Students from Extraordinary Innovation Labs (EIL) annually compete in the North Houston BEST and Texas Regional BEST Robotics competition. In 2016, the EIL Programming Team used MATLAB and Simulink to incrementally write robot instruction code into separate stand-alone Simulink subsystems. They took first place in the Texas Regional 88 school competition and brought home the 2016 Simulink Design Award, Judge’s Choice Award, and placed in the top 10 in the BEST Award, Engineering Notebook, and Robot Competition categories.
Brooks High School takes first place in the BEST Robotics 2015 Atlanta hub, and win's the regional Simulink Design Award by developing a highly adaptive control scheme for a remote controlled robot using Simulink and Stateflow.
Manthano Christian Academy takes first place in the BEST Robotics 2015 Texas regional and win's the regional Simulink Design Award by developing a Simulink model of a robot's drivetrain to determine its efficiency and maneuverability.
Junior Exhibition Achieve Charter Academy Metal Robots team finished first in Robofest's local, regional, and world championships using a MATLAB and Simulink based application to control a robot arm manipulator.
Aluminum Falcon Robotics won the New England FIRST Robotics Championship 2016, including the "Innovation in Controls" award in the FIRST Robotics World Championships in St. Louis by using MATLAB and Simulink to develop sophisticated control algorithms that allowed their robot to autonomously drive and track a vision based target.
Sweaty, UAS Offenburg’s soccer playing robot, placed second in the 2016 RoboCup World Championships in Leipzig. The team applied in-depth model-based design and code generation in Simulink for their development.
College of Engineering, Pune won the title of “Best Usage of MathWorks Tools in Robocon India 2017” and won Robocon India 2017. The team used MATLAB and Simulink for building mechatronic system models and computer vision based algorithms.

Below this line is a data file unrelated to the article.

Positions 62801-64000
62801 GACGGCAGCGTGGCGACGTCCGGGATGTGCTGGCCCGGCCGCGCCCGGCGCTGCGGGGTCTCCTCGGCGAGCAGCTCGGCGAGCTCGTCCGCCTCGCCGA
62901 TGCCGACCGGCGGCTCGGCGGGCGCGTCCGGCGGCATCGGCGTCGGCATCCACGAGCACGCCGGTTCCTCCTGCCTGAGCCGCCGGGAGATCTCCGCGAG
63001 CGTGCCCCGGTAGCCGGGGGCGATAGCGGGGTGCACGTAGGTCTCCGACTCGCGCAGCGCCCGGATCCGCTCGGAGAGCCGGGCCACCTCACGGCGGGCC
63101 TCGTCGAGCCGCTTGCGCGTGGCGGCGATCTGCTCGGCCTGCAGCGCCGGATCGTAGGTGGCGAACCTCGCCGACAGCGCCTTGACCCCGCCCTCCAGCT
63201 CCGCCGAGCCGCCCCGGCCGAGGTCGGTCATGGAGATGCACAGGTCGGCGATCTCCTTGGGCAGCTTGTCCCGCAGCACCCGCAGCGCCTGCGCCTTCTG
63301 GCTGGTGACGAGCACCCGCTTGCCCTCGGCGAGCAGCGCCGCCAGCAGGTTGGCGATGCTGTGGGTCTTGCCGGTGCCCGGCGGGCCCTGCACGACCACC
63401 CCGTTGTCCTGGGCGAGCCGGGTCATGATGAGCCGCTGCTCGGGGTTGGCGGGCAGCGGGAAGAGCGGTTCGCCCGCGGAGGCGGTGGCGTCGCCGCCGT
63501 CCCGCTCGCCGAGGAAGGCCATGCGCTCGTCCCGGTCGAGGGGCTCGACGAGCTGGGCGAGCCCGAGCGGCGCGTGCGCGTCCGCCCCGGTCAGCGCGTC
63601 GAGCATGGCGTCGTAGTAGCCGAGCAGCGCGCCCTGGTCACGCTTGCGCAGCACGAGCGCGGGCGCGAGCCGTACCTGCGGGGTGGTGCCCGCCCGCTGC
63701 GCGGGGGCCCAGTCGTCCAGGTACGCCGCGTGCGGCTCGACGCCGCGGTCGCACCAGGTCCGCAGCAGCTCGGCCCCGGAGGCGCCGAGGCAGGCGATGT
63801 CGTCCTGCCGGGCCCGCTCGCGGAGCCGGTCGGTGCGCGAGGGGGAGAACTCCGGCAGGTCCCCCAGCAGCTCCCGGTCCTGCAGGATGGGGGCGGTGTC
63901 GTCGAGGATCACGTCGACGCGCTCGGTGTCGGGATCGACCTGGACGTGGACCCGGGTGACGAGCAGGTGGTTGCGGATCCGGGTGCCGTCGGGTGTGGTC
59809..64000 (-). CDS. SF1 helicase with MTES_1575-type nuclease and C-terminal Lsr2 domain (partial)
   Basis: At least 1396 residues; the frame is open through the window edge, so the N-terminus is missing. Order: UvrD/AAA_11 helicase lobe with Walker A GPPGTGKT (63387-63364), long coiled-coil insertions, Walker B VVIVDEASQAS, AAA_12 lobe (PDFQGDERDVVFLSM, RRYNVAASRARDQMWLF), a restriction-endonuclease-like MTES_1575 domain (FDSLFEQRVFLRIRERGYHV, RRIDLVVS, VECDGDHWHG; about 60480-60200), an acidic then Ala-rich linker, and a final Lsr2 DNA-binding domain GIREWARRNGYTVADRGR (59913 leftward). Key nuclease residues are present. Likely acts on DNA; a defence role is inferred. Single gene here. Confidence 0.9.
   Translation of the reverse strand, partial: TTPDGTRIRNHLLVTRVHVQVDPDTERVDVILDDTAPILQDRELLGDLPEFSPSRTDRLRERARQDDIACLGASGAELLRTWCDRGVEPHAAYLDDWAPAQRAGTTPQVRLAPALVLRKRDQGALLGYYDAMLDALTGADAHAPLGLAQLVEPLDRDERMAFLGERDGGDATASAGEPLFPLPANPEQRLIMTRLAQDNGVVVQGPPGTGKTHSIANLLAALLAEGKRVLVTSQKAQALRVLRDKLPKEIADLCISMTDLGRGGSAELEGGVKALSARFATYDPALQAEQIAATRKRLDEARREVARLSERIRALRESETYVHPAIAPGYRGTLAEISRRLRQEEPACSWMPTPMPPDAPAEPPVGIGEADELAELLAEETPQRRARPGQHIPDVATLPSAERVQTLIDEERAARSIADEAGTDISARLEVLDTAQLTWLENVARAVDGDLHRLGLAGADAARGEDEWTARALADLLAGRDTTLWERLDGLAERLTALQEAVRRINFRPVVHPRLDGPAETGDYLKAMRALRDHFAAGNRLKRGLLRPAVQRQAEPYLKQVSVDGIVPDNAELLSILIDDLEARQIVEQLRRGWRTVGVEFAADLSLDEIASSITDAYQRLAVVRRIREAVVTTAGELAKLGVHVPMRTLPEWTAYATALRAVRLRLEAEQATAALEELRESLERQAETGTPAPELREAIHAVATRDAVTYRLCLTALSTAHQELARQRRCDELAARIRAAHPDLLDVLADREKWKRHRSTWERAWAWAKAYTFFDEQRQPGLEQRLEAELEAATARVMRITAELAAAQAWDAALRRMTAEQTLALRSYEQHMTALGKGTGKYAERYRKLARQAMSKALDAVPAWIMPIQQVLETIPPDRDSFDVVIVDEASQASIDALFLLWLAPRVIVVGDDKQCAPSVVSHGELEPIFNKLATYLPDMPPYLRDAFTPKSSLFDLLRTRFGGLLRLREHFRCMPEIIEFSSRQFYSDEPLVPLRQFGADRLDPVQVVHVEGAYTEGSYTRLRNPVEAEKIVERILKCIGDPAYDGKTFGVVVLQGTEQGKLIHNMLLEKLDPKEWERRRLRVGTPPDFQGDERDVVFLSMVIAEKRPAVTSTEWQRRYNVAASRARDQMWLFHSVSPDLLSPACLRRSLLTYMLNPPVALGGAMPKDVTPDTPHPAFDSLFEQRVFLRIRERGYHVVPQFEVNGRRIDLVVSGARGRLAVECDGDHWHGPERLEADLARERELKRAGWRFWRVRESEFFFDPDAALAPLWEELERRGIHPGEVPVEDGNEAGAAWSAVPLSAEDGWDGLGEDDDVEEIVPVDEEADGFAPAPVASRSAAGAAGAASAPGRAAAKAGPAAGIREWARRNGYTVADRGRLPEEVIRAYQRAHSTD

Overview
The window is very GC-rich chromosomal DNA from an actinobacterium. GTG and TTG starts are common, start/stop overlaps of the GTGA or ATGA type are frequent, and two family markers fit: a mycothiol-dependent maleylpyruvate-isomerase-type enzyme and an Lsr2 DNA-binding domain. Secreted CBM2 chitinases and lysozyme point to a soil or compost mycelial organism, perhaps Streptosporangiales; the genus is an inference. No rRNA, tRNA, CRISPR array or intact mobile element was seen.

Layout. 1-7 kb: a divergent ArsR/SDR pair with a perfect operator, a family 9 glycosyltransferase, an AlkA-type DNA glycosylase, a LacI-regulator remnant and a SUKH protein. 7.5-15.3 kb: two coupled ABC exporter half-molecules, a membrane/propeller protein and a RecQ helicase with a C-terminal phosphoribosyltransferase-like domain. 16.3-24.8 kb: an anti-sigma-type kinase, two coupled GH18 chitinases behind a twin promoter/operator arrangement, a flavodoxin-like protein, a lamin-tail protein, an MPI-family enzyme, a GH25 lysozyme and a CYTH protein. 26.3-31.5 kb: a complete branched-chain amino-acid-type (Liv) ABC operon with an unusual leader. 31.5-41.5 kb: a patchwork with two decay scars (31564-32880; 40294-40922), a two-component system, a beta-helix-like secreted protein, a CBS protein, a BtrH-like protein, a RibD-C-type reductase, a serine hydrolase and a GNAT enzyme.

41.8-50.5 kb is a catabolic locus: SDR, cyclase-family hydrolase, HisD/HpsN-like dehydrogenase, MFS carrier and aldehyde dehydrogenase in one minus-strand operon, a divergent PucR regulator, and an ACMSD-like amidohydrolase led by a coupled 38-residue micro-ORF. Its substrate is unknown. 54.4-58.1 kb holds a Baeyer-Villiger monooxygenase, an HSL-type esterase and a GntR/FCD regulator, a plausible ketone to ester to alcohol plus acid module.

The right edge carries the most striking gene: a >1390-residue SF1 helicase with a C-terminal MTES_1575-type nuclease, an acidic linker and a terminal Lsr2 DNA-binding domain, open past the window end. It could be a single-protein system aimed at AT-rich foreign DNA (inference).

Students from Slovak University of Technology and Inventum makerspace won the robot sprint category at the ISTROBOT 2017 competition. The team used Simulink and Stateflow to develop control strategy and quickly test/adjust necessary parameters.
SUAS 2015 competition second place finisher, Israel Institute of Technology, creates a MATLAB obstacle avoidance simulation for their flight vehicle.
RoboSub first place team, San Diego State University, uses Simulink to find the optimal parameters for their autonomous underwater vehicle's control system.
iGEM 2015 Competition grand prize winner in the Overgrad category, TU Delft, modeled 3D printing of bacterial biofilm using MATLAB in order to determine the factors that have a strong influence on the biofilm strength.
iGEM 2016 competition Best Model winner, Team Manchester, from the University of Manchester implements an ensemble modelling approach using MATLAB to improve the design of their ethanol biosensor patch.
iGEM 2016 competition first runner-up, Team Sydney Australia from the University of Sydney, engineered bacteria in order to create an ethylene biosensor as a new and practical way of determining ethylene levels in fruits, which is a marker for fruit ripening process. The team used MATLAB and SimBiology to develop a gene regulation pathway model of their ethylene biosensor.
PhysioNet/CinC 2016 Challenge third place team, from Cambridge University, uses MATLAB to design a neural network capable of classifying recordings of patients' heart sounds as normal or abnormal.
31,199 teams and over 93,000 students participated in the CUMCM contest in 2016. MathWorks sponsored the MATLAB Innovation Award. Undergraduate team B044 won the award and used MATLAB to do mathematical modeling, numerical simulation, data visualization, and optimization.